AOAV: all our reportsExplosive violence researchArms exports examinedMilitarism examined

Iran’s arms industry: expansion and global implications

Executive Summary
Despite facing heavy sanctions, Iran has managed to build a burgeoning arms industry over the last decade, becoming proficient in producing cost-effective ballistic missiles and unmanned aerial vehicles (UAVs). This growth raises concerns, particularly in light of Iran’s arms exports to countries like Syria, Venezuela, and Russia, as well as allegations of exports to various armed factions throughout the Middle East. As with much of the global arms trade, these exports raise worries regarding human rights violations and the heightened risk of civilian casualties in conflicts across these areas. Compounding the issue is Iran’s decision not to sign the Arms Trade Treaty, which is designed to regulate and curtail illegal arms trades. Without being party to this treaty, Iran is not subject to its constraints, which exacerbates fears about the potential for the weapons it exports to be misused.

Following the tumultuous events of 1979, the Islamic Republic of Iran over time became one of the most heavily sanctioned states in the world. This was largely due to the long-held belief among Western countries that the Iranian regime sought to develop nuclear weapons and other sophisticated weapons technologies. In line with this, in 2007 and 2015 two significant embargoes were placed upon Iran by the UN Security Council to restrict its ability to import and export arms.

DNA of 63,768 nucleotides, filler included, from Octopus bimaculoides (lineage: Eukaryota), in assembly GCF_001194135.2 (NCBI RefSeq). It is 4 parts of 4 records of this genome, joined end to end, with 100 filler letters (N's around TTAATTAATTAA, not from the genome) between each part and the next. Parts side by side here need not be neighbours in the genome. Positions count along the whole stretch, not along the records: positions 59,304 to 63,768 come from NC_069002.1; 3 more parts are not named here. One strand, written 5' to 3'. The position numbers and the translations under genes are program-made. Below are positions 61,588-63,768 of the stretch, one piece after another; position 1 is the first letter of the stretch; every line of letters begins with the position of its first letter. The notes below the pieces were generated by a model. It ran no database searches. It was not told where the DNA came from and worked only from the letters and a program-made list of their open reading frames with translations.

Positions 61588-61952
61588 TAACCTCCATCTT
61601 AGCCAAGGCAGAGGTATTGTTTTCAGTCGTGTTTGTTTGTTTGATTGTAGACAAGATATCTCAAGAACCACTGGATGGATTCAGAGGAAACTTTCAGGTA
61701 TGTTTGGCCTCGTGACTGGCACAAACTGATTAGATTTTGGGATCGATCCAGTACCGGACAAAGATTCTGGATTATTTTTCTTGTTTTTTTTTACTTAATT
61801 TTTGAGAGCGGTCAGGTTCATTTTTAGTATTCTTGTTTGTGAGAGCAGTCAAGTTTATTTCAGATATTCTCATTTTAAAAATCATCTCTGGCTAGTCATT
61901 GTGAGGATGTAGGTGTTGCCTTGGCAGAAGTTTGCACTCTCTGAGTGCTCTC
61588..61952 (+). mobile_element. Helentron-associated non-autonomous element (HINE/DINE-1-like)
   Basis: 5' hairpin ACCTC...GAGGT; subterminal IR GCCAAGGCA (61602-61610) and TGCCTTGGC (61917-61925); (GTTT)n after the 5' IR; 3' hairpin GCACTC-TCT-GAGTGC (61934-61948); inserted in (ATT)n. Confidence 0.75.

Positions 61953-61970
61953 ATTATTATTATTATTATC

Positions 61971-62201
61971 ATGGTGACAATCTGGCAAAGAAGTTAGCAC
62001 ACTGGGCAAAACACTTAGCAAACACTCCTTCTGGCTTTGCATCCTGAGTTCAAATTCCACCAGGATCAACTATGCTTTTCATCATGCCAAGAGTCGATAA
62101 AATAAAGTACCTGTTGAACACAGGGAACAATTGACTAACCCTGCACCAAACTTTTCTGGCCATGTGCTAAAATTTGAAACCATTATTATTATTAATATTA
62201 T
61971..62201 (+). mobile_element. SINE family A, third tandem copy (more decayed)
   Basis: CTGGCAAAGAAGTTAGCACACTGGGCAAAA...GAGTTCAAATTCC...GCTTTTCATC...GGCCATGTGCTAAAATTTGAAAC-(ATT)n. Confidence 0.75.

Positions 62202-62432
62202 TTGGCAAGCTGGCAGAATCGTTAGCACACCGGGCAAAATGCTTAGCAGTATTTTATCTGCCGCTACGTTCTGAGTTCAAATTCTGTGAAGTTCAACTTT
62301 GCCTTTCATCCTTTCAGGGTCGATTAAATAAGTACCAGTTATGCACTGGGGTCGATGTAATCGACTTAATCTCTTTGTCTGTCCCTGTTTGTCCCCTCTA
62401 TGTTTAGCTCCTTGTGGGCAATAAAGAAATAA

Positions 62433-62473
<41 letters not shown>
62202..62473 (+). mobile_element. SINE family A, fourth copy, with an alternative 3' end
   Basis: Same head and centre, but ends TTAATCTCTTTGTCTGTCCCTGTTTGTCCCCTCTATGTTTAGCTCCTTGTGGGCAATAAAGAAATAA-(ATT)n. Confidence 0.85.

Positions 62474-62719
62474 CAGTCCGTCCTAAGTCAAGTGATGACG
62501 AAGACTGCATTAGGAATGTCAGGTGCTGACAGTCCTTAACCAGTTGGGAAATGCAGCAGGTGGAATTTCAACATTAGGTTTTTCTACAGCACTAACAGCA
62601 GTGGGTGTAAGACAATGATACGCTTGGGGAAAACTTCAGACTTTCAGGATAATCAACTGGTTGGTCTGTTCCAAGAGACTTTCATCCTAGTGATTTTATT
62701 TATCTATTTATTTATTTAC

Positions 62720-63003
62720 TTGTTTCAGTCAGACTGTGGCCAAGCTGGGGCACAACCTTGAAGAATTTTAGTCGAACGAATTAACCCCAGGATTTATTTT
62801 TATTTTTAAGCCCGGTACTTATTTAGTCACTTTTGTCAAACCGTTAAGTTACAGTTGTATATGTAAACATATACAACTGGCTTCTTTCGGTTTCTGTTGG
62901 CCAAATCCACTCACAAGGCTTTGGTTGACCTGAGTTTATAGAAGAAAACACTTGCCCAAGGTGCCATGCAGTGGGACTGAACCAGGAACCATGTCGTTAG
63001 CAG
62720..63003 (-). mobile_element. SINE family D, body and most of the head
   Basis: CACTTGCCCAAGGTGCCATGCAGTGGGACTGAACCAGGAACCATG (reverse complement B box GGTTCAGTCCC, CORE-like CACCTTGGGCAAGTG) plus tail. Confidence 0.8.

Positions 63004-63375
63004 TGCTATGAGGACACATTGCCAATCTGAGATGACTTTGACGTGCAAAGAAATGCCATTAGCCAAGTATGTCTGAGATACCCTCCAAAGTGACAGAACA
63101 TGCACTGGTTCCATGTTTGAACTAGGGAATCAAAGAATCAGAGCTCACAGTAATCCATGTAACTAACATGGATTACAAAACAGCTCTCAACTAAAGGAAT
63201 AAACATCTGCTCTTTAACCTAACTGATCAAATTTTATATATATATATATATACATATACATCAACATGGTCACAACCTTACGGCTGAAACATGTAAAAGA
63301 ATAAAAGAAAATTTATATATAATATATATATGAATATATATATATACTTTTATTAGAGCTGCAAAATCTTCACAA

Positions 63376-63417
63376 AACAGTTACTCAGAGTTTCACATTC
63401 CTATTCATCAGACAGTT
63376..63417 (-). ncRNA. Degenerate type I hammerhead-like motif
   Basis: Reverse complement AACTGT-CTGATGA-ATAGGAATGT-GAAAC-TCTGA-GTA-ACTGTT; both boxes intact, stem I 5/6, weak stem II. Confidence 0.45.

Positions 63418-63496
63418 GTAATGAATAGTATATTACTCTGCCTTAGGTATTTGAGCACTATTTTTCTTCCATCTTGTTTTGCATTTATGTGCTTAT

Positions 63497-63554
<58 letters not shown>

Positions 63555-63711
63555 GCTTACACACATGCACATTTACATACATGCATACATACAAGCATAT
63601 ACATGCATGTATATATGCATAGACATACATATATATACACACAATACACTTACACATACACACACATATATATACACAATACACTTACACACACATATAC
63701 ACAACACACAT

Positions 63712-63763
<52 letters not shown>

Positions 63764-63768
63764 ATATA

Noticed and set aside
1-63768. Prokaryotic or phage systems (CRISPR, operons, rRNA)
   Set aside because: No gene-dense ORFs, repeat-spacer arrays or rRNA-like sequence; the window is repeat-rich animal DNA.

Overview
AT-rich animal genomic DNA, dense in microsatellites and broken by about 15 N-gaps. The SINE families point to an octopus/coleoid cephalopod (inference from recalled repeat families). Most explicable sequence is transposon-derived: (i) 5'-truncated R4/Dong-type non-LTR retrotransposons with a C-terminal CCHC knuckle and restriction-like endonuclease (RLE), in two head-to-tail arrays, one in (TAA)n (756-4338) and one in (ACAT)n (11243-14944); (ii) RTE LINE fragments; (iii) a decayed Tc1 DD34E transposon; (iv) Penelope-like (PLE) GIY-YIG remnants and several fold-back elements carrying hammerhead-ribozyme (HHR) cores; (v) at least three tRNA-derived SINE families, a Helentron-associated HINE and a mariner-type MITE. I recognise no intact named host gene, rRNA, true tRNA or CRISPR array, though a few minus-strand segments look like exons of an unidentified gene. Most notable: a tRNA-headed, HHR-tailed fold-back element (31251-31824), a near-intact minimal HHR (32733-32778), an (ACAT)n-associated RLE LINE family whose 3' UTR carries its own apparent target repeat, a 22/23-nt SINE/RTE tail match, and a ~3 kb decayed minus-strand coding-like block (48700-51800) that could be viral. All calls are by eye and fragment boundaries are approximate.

Recent events, however, changed this status quo.

On October 18th, 2020, the 2007 embargo – or Resolution 1747expired. This expiration subsequently allowed Iran to import and export conventional arms. Moreover, the expiration of Resolution 2231 on October 18th, 2023, – a resolution that imposed restrictions on Iran’s import and export of components for ballistic missiles and unmanned aerial vehicles (UAVs) – has further raised concerns in the international community.

Iran’s Growing Arms Industry
Despite the years of sanctions placed upon it, Iran has reportedly managed to develop a growing global arms industry, especially over the past decade. According to the Iranian regime, “5,000 knowledge-based companies are cooperating with its defense industry to develop innovative weapons.” This includes an estimated 200 to 240 production sites spread across Iran and other countries such as Syria, Tajikistan, and Venezuela. To some, this is a clear demonstration of Iran’s ambition and ability to expand its military capabilities in defiance of the international restrictions imposed on it.

As for the type of arms that have been produced, Iran is believed to have specialised in developing cost-effective ballistic missiles and unmanned aerial vehicles (UAVs). Iranian drones reportedly cost between $20,000 to $50,000, significantly lower than their Russian counterparts which can cost as much as $3 million. The most prominent Iranian UAVs include the Shahed and Mohajer line of drones, with latest models being unveiled in 2021 and 2023 respectively. As for ballistic missiles, the Fateh-110, Zolfaghar, and Qiam-1 are among the most notable Iranian heavy weaponry.